1998-04-09 - Authority and Meekness
The Cross Series, Part 34
John 19:10-11 Pilate therefore said to Him, "You do not speak to me? Do You not know that I have authority to release You, and I have authority to crucify You?" 11 Jesus answered, "You would have no authority over Me, unless it had been given you from above; for this reason he who delivered Me up to you has the greater sin."
Matthew tells us that even Pilate's wife warned him of a troubling dream she had suffered regarding "that righteous Man". Pilate wanted to free Jesus as badly as his wife wanted him to do so. Matthew also tells us that Pilate knew the Council had delivered Jesus up on charges because of envy.
These were men of great authority in the government of Israel. They were more politicians than priests. The Sadducees did not even believe in the spiritual realm or the resurrection. The Council has sadly allowed their personal desire to remain in political position to drive them to murder this man they see as a threat to that position. They do not dispute that Lazarus or Jarius' daughter were raised from the dead, or that many people were healed of diseases of varying severity. The law made provision to have a leaper declared clean again. Until Jesus healed the leaper who dared in faith to ask Jesus to be healed, those instructions had lain idle with no prospect of ever being dusted off. Jesus had demonstrated authority over disease, demons and death itself. The twelve disciples had certainly yielded authority to Him as well as the people who followed Jesus.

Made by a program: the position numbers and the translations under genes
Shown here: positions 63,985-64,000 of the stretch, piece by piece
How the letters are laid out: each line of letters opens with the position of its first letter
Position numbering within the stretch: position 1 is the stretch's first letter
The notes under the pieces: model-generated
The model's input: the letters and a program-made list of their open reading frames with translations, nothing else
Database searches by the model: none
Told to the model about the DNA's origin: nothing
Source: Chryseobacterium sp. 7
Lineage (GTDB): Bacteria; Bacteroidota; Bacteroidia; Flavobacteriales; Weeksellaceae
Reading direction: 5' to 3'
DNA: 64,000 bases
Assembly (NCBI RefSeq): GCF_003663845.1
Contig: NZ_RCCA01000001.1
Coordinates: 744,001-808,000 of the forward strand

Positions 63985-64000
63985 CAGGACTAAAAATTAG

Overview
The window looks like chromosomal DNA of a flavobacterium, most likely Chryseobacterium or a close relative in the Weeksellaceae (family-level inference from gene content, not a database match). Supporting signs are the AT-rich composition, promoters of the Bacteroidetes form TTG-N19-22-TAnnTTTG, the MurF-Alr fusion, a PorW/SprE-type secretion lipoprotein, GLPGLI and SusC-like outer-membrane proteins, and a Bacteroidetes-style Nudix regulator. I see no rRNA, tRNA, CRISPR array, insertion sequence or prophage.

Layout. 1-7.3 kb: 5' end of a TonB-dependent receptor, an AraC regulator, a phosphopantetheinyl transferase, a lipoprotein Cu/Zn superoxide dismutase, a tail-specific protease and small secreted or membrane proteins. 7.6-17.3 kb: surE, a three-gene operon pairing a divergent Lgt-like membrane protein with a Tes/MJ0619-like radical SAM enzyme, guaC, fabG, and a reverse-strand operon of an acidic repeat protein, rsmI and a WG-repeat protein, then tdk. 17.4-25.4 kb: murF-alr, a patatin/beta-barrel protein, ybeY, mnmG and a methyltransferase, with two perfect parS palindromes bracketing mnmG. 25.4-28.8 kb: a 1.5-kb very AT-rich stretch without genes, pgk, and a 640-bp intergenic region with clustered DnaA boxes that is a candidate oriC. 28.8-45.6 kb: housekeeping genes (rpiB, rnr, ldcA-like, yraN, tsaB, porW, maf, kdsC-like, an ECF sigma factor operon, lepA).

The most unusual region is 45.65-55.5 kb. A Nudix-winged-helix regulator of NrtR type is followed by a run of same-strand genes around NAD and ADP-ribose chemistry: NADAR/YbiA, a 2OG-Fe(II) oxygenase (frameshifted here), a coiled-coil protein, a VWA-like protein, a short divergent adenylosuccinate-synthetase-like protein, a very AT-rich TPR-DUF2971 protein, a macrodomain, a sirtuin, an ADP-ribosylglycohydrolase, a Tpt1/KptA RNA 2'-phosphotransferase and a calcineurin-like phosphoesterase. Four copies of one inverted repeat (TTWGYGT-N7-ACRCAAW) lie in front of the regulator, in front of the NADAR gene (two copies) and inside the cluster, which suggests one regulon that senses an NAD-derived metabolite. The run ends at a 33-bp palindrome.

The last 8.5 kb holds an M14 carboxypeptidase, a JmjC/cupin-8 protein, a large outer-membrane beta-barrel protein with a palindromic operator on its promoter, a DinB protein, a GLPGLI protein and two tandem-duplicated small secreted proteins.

Pilate is the authority of Rome in Palestine. He is used to having things go the way he wants them to go. And yet, he gets no help from Jesus in what should be a simple matter. In frustration, Pilate parades his authority and the threat of crucifixion in front of Jesus to try to get the Lord to answer his questions. Jesus tells Pilate that the authority he has over Jesus is only there because God has ordained it, for just this moment. What must Pilate have been thinking? His mind must have been reeling.
Here is the ultimate example of meekness. Jesus, being God in the flesh, has absolute authority right down to the will He extends to hold the atoms and quarks of creation together. In a moment when it would be to His benefit to exercise that ultimate authority, He declines to do so. We see absolute power under complete control. Meekness is not being a door mat, but the ability to maintain control over our resources: authority, strength. Jesus keeps His eyes fixed on the goal and prize: the salvation of the human race.
Heb 12:2 fixing our eyes on Jesus, the author and perfecter of faith, who for the joy set before Him endured the cross, despising the shame, and has sat down at the right hand of the throne of God.
The joy set before Jesus was you and me, our redemption and salvation. Jesus restrains His power and authority to maintain the plan that had been set down in eternity past to redeem fallen mankind. Jesus had to go to the cross, and He had to die in our place. But to do so meant He had to stay His authority. The fact that He was innocent of the charges was of no consequence to Jesus. He would allow the abuse of authority by the Council to take its course, orchestrated to complete the plan of salvation.
Lord Jesus, help us see the goals - the joys You have set before us. Give us the courage to exercise meekness when it is helpful to reach one of these goals You have for us. Amen
Grace & Peace,
All verses are from the New American Standard Bible (NASB) unless otherwise noted.